E-commerce, growth in the omni-channel and a proliferation of products mean that today's consumers are more demanding than ever. Not only are they looking for a wider variety of product choices, they expect those products to be in stock, whether they're shopping online or at their local grocery store.
What's more, technology means consumers have an increased number of purchasing options and can take advantage of an always-on shopping experience for items ranging from socks to macaroni and cheese.
All of this is placing added pressure on shippers and their supply chain partners. Logistics providers are working to ensure success by utilizing route optimization, incentivized scheduling, and real-time electronic tracking and communication. As a result, the $1.45 trillion logistics industry is experiencing growth.
Penske Logistics President Marc Althen said e-commerce has presented a number of opportunities for the company. "We have many retail and grocery customers that are either piloting or executing their e-commerce or omni-channel fulfillment strategies," he said.
Within the omni-channel sector, Penske helps customers plan, design and run fulfillment centers.
"We use sophisticated supply chain modeling tools and our engineering know-how to design complex transportation networks. We're able to optimize routing to reduce cycle times and improve customer service so that ultimately we can drive down costs for our customers," Althen said.
Today's supply chain partners are moving products from the manufacturer to the end user faster than ever. What happens within the walls of a warehouse is a crucial component of speeding deliveries, managing inventories and controlling costs.
Because consumers have more choices than ever, logistics and warehouse providers need to deal with an increasing number of SKUs while also being able to pick and pack them quickly and track where they are going.
Dave Bushee, vice president of logistics technology for Penske Logistics, said the key to success can be communicating with customers to understand when and how SKUs are changing and how to best manage them. "We work with our customers to manage SKUs, and it is one of the most difficult tasks that many manufacturers and retailers have," he said.
Bushee said Penske works diligently with customers to identify new SKUs, which ideally will be done well ahead of when the new merchandise arrives in the warehouse. "We try to work with our customer to identify SKUs, capture the relevant information and make recommendations. Then we do the necessary work to receive it, slot it, pick it and ship it in the appropriate manner."
Once Penske knows new SKUs are coming, the warehouse team works to determine the best way to store the product. "You want to use the least amount of labor to move that product from receipt to the pick," Bushee said. "You're constantly trying to be efficient and maximize the number of picks that an associate can do within a facility."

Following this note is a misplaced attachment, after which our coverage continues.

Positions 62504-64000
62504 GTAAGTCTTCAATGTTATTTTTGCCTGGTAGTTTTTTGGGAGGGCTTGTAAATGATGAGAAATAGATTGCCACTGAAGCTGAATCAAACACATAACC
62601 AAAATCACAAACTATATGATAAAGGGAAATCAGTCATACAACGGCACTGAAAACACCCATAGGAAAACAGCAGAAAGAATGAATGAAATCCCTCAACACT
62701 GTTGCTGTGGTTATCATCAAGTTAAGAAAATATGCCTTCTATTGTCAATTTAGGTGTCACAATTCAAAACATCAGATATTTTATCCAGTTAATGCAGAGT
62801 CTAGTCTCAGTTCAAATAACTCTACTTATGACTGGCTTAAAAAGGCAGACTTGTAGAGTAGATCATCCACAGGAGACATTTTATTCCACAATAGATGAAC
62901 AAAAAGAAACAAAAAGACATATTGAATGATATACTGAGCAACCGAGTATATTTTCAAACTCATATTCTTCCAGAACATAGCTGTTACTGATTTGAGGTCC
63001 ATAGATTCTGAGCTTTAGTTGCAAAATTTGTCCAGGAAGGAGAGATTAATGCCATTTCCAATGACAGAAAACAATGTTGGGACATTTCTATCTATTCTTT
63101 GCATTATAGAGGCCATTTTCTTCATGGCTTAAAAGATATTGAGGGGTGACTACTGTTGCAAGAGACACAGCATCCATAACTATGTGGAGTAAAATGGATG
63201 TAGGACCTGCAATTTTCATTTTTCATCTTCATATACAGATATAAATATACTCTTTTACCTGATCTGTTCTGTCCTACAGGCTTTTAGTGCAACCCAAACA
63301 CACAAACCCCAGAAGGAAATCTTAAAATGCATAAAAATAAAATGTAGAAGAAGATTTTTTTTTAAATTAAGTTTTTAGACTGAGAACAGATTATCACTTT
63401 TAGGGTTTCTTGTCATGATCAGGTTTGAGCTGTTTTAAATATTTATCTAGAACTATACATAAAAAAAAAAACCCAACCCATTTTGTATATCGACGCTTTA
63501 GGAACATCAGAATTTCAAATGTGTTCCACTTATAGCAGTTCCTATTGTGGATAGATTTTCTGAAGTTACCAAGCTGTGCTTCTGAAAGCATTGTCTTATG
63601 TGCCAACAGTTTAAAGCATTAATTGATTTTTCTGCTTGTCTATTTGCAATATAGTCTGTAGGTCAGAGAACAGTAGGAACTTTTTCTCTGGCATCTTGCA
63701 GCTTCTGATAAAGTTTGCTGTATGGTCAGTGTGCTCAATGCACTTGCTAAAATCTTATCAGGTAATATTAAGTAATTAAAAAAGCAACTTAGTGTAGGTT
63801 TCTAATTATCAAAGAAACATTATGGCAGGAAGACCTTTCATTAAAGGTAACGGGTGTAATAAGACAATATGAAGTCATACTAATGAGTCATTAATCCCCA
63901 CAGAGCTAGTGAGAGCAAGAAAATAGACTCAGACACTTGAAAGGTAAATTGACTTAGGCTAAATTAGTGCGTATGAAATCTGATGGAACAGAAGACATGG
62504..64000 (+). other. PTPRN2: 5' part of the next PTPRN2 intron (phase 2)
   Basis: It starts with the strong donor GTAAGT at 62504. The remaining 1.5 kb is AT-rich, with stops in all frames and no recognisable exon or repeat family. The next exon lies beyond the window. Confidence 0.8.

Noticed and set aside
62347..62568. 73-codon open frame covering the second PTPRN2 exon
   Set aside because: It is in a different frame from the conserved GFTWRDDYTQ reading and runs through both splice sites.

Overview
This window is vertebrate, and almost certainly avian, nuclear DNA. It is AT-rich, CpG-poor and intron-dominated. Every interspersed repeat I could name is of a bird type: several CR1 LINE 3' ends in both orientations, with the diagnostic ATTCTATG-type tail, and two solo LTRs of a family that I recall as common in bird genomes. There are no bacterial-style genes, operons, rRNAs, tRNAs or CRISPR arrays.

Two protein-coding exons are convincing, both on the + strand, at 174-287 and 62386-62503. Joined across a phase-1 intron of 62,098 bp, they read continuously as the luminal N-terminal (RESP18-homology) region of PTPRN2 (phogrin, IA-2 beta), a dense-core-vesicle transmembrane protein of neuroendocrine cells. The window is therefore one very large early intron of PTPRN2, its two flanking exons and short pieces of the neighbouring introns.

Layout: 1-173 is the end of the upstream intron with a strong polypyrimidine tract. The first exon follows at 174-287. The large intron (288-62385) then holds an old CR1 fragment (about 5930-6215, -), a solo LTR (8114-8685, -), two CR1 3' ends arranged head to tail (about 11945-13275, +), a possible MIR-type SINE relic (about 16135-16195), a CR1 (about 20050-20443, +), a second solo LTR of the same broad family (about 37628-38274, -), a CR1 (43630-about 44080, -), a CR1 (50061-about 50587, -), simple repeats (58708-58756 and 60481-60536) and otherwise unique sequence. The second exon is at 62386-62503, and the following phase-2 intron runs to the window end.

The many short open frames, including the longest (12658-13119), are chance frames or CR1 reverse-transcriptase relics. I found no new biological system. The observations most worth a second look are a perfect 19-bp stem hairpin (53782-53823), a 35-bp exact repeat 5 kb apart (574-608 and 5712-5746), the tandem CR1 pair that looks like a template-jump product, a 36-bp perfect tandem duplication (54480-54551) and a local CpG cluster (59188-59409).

Penske engineers assess how much the warehouse will hold and how the product will be picked—either by the case or individually. The process can sometimes be done in as little as a day.
For all products within the warehouse, particularly perishable grocery items, Bushee said velocity matters, as do packaging dimensions. Once product is in the warehouse, Penske examines data on how often the SKUs are moving. "You're constantly looking at the velocity of the SKUs and then re-engineering your warehouse to match that," Bushee said.
Warehouse management systems provide the opportunity to track a product from receipt to pick, which is becoming increasingly important, particularly to grocers, Bushee said. Through its warehouse management systems, Penske can track products down to the SKU, which can be useful in the event of a recall.
"It is a configuration within the WMS, and you can determine how you want to track it," Bushee said. "The parameters are dictated by our customer."
The proliferation of SKUs and the rapid pace at which they can change also adds to the need for warehouses to be nimble. Bushee said it is common to adjust the slotting location within the warehouse based on the season, upcoming promotions or ahead of supply chain disruptions. "We work with our customers to ensure we can handle the volume and to make sure product gets where it needs to go," Bushee said.
Marc Althen is president of Penske Logistics. He joined Penske in 1988 as part of a merger with Gelco Truck Leasing. During the next two plus decades, Althen assumed increased responsibilities, including vice president - environmental services and vice president - administration. In 2004, he was appointed to his most recent position within Penske Truck Leasing -- senior vice president of administration and procurement. He became president in 2010. He is a member of the Council of Supply Chain Management Professionals, and a board member for several charitable and cultural organizations in the Reading, Pa.
Dave Bushée is vice president of logistics technology for Penske's Logistics Technology and Engineering Center in Beachwood, Ohio. He is responsible for the acquisition and development of applications and technologies that support solutions provided to logistics customers. Dave joined Penske in 1993 and has more than 25 years of transportation and logistics experience. Dave earned a bachelor's degree in mathematics and computer science from the University of Pittsburgh, and both a master's and doctorate in industrial engineering from Cleveland State University. He is a member of The Institute of Industrial Engineers, and is a certified Six Sigma Green Belt.
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